At the beginning of the COVID crisis, the governor of New Jersey called for COBOL developers to help the state fix its unemployment insurance systems. The systems were crashing under overwhelming demand, and the culprit seemed to be the decades-old code underpinning the application for benefits. Predictably, critics jumped all over the government for continuing to operate vital systems using a programming language invented more than 50 years ago.
News flash: the C programming language is the most popular language in the world and it’s nearly as old as COBOL. SQL is the backbone of database programming, and it was invented in the 1970s. The age of a technology is no indicator of its viability or appropriateness for solving mission-critical problems. The fact that something is old may just mean that it has stood the test of time.
As it turns out, New Jersey ultimately didn’t hire any COBOL developers because the problem wasn’t really COBOL, it was actually something more quotidian and less dramatic: the ability to process forms on the internet in a way that scales. The problem New Jersey and other governments have isn’t that they’re using old code or older programming languages. The problem is often that they’re using code that wasn’t designed to meet the needs of people who use it.
The frustrated users of New Jersey’s unemployment insurance system shouldn’t necessarily blame the errors they encountered on COBOL. They ought to blame them on a system architecture that wasn’t built to handle increased demand, or on an interface that was copied directly from a PDF instead of being designed based on intensive testing with users. Blame them on systems that can’t talk to each other behind the scenes, so they keep asking people to re-enter their information. Blame them on a complex authentication process for tasks that can be done without requiring someone to create an account or sign in.
Getting good at online forms
Governments need to see themselves as digital services providers, which means investing in the product, user experience, and research skills necessary to understand the problems of people using their services, and the software engineering and operations skills that make the services reliable and available at the time of someone’s needs. Simply putting out a procurement for a new software project will not guarantee that it’s easy-to-use or able to stand up during a huge increase in demand, without requiring these specific capabilities from the delivery team.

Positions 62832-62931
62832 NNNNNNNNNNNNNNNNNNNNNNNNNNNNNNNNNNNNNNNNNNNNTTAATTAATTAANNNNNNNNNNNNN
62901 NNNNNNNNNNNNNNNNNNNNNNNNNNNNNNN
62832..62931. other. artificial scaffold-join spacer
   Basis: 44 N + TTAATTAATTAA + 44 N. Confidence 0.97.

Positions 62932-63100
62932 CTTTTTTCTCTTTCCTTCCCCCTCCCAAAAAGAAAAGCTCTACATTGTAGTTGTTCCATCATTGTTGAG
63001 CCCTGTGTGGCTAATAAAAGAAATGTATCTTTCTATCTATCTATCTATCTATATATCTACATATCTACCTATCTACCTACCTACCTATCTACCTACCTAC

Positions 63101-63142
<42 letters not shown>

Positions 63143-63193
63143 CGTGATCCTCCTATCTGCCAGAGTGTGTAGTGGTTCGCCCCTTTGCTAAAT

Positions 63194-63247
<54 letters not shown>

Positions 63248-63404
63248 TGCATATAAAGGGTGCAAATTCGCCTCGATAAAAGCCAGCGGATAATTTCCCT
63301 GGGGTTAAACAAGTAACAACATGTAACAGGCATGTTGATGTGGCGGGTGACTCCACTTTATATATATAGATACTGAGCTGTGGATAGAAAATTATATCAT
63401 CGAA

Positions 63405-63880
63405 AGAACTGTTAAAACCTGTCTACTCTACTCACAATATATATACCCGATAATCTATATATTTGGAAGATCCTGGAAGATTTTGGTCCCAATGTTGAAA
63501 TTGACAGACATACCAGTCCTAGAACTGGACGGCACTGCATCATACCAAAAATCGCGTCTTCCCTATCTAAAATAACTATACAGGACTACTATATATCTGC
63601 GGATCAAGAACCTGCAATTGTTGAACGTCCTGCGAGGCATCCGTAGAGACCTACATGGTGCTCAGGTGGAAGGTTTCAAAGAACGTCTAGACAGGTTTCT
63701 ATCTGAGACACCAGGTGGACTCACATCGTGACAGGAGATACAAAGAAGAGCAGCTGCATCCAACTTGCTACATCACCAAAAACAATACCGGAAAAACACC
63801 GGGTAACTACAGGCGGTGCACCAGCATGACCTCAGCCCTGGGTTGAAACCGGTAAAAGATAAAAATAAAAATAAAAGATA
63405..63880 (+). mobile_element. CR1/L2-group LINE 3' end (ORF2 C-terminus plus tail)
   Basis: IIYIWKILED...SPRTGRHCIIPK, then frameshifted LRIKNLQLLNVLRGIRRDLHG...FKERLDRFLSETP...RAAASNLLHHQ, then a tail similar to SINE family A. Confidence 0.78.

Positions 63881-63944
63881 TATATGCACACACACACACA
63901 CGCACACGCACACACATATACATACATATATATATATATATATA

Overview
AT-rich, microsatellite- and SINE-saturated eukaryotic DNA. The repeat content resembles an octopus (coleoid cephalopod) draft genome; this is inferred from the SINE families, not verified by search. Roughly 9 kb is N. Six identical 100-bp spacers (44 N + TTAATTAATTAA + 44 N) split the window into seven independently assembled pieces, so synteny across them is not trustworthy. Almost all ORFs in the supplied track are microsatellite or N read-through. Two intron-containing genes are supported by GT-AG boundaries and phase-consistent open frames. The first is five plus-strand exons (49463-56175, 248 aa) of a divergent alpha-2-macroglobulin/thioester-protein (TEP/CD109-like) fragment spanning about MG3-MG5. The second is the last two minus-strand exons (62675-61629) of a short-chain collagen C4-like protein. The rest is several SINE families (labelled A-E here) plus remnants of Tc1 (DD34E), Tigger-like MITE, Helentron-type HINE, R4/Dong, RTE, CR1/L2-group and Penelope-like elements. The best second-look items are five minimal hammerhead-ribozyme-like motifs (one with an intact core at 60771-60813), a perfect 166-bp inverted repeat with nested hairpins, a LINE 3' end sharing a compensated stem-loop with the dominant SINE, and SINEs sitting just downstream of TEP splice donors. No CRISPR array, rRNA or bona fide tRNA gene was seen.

To start, governments need to develop competency at putting forms on the internet and having them scale to meet demand, while integrating smoothly with backend systems and office processes. This skill is at the core of nearly all modern government digital services, yet many agencies continue to operate online forms that are the door to vital services but can’t compete with the user experience and reliability of common consumer apps.
Creating online forms that are easy for the public to fill out and easy for office staff to process is absolutely within reach for every government agency if they’re willing to follow the best practices of consumer technology in designing and operating these services. At Ad Hoc, we start by bringing in product management and user research experts to work closely with agencies to investigate the main problem to solve and define the outcomes agencies are seeking. We take in all the constraints of government from privacy to security to accessibility, and balance those with the researched needs of real users, informing agency stakeholders of the tradeoffs and empowering them to make effective choices. We conduct usability research with people who come to government websites looking for services to find out where they get stuck, and what could be done to make the experience better.
Our research team also spends time with the civil servants who process incoming requests from the public to see where the bottlenecks are in their process and how we can ensure any new public-facing application integrates with their backend systems. That often means we have to integrate new applications with old systems and “old” code like the COBOL in New Jersey’s unemployment insurance system.
User research, both at the beginning of a project and throughout development, informs how our product managers set “north stars”, or shared visions of a future success, and outcome metrics with the government customer. As our engineers and designers create these new services, they’re always working towards outcomes for real people. We ask, how many people were able to enroll in a benefit? How often did the site go down and deny access to the application? We prioritize outcome-based metrics over how many features we shipped, or how many story points we completed, or whether we’re using the latest technology to get the job done.
Choose what’s right over what’s old
Yes, agencies should evaluate whether their continued investment in COBOL and mainframes makes sense for them in terms of their unique constraints of available budget and technology resources, just as they should continuously examine any system, regardless of its technology stack or the age of particular components, for whether its delivering the outcomes they want within the constraints they have.
Agencies should also fix the errors of the past and invest in new and more efficient technologies. No civil servant should have to print out forms submitted online and re-enter the information into another system. But we must be precise about what needs updating and why, and not be dismissive of technologies merely because of their age.
The so-called “von Neumann architecture” describes how nearly every computer on the planet is designed and operates. It dates back to the mid-1940s and is, for all intents and purposes, unchanged to this day. We would hardly blame New Jersey’s woes on von Neumann computers, just as we shouldn’t blame forms crashing on COBOL code just because it’s old.